The Clan MacDougall Society of North America, Inc. was founded in 1964 with the full approval of our late chief, Madam MacDougall of MacDougall, thirtieth Chief of the Clan. The Society has continued to grow with the formation of chapters in Canada and the United States. Clan MacDougall Society of North America is recognized by the Internal Revenue Service as a charitable organization under Sec. 501(c)(3). Contributions and gifts to the Society are tax-deductible for U.S. taxpayers. Recently the work of the Society was expanded through the creation of the Clan MacDougall Foundation and the appointment of Regional Commissioners. Together we are moving into the twenty-first century, bringing to our increasing circle of members a joy of belonging and of growing pride in a goodly heritage.
Through the efforts of Society members, the following activities are in constant development:
- Computerized, family genealogical information.
- Preservation and sharing of our heritage – music, oral history, folklore and crafts.
- Involvement of our youth through athletic, creative and exchange experiences.
- Publication of The Tartan, our Clan Society’s communicator and supplementary newsletters.
- Support to our Chief in maintaining Dunollie as well as the preserving of historical records.
- Making available books, manuscripts and other sources to libraries and centers of Scottish studies.
- Awarding prizes and trophies which encourage excellence in performance within the Scottish community.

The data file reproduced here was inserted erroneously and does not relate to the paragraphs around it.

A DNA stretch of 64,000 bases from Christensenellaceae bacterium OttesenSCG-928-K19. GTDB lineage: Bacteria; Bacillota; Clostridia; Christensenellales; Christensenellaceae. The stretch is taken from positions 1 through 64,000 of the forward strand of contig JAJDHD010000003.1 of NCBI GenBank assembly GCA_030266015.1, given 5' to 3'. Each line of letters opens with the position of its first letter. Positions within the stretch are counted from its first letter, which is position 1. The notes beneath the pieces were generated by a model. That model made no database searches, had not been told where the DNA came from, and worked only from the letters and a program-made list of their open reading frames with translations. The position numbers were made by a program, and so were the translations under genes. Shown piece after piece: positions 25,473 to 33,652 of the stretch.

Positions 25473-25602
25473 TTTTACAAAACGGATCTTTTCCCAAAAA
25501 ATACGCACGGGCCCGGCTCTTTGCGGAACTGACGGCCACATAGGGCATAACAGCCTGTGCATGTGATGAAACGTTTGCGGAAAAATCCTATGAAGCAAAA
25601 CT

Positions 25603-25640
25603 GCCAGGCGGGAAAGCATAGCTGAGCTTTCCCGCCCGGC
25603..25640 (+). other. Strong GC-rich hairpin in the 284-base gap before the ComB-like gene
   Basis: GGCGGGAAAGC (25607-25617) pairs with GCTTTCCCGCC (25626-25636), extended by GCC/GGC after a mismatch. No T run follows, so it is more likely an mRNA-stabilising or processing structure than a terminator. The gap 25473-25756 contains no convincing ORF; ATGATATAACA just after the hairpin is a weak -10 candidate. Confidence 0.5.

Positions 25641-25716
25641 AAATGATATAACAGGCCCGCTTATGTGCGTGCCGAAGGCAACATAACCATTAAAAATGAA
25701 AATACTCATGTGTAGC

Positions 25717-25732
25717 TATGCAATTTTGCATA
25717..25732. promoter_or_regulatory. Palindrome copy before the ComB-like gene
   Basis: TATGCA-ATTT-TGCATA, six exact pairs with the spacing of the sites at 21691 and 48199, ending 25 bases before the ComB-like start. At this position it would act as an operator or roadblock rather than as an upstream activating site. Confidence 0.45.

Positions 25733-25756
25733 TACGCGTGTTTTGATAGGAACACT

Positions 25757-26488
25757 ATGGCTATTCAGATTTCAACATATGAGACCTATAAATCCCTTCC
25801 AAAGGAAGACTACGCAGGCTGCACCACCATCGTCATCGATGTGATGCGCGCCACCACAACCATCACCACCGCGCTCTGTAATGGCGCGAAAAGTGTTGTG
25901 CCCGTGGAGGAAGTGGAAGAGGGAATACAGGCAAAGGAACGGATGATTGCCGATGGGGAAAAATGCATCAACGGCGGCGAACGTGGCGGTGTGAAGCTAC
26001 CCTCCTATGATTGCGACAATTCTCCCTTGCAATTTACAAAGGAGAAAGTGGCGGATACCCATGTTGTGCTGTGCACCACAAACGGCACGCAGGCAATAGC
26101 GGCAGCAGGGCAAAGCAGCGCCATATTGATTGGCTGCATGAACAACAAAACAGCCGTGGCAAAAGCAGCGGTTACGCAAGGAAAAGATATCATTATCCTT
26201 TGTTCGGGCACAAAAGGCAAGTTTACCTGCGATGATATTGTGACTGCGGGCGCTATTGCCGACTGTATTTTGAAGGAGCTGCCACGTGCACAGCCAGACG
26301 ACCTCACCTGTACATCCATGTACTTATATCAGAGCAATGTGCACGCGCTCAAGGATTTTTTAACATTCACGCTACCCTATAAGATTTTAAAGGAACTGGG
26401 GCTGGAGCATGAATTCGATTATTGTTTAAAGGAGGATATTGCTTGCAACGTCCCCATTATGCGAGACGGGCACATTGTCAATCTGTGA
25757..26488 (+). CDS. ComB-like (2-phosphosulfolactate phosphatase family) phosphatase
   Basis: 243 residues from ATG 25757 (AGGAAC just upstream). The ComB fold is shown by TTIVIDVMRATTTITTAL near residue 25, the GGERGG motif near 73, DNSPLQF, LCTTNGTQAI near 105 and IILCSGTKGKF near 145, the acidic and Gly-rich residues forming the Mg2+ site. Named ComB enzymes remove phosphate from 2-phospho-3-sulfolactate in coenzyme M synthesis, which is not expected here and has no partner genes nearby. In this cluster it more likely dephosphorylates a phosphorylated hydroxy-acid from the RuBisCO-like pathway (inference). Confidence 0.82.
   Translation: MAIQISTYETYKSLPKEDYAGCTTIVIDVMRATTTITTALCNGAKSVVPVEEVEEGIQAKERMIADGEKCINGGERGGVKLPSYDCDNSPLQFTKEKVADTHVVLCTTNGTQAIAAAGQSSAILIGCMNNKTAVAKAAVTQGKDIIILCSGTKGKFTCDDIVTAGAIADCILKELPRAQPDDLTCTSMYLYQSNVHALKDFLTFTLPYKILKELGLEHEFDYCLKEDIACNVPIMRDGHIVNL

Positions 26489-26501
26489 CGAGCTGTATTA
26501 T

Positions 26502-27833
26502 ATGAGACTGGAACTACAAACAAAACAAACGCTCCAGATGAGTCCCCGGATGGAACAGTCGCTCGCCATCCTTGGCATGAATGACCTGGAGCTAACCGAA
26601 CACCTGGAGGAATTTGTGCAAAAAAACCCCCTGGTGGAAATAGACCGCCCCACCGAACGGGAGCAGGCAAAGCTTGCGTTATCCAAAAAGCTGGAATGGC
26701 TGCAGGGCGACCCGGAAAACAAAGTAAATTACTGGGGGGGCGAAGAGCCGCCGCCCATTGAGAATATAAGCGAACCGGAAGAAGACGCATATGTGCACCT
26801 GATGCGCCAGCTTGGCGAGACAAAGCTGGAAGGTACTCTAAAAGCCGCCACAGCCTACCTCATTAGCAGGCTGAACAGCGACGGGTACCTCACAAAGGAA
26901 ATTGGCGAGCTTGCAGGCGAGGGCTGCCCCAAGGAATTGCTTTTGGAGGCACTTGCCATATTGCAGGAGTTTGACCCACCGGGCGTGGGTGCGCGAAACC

- Maintaining contact with our Clanspeople around the world.
GYLEN CASTLE DEDICATION On Friday, May 12, 2006 an event took place which was of great interest and significance to all MacDougall clan folk who are concerned with clan history and treasures. Chief Morag MacDougall of MacDougall cut the ribbon officially reopening Gylen Castle to visitors. It has been 11 years since the mother and aunt of Chief Morag created the Gylen Castle Repair Fund and commenced the process of applying for grants and making plans for the careful reconstruction and repair of this beautiful clan treasure. It has suffered from more than 350 years of ravage and deterioration from weather, at its high perch on the southern end of Kerrera Island in Oban Bay, on the northwestern shore of Scotland.
I am greatly indebted to Chief Morag, her husband, Richard Morley, our good friend Hamish MacDougall of Appin and Bridge of Weir, and friends at the Oban Times for providing us with details of the dedication ceremony. More than 80 interested clan folk and media attended the dedication – some of whom walked and some of whom rode the two miles from the ferry dock to the castle. Prior to and after the official ribbon cutting at the castle, there were interesting and informative speeches back at the Gylen Teahouse by a number of the official representatives, most of whom are well known to many of you: Mike Robertson ( Factor of the MacDougall estates and interests), Catherine Gillies (of the Friends of MacDougall Collection), Dr. John Raven of Historic Scotland, Martin Hadlington (Chief architect of the Gylen Repair Project), and, of course, the official speech of Chief Morag herself. Unavoidable conflicts kept me from going over to represent our NA Society, but we were ably represented by Mr. Gary MacDougall of Chicago, who gave an excellent speech on our behalf. There was very good coverage by local and national Scottish news agencies.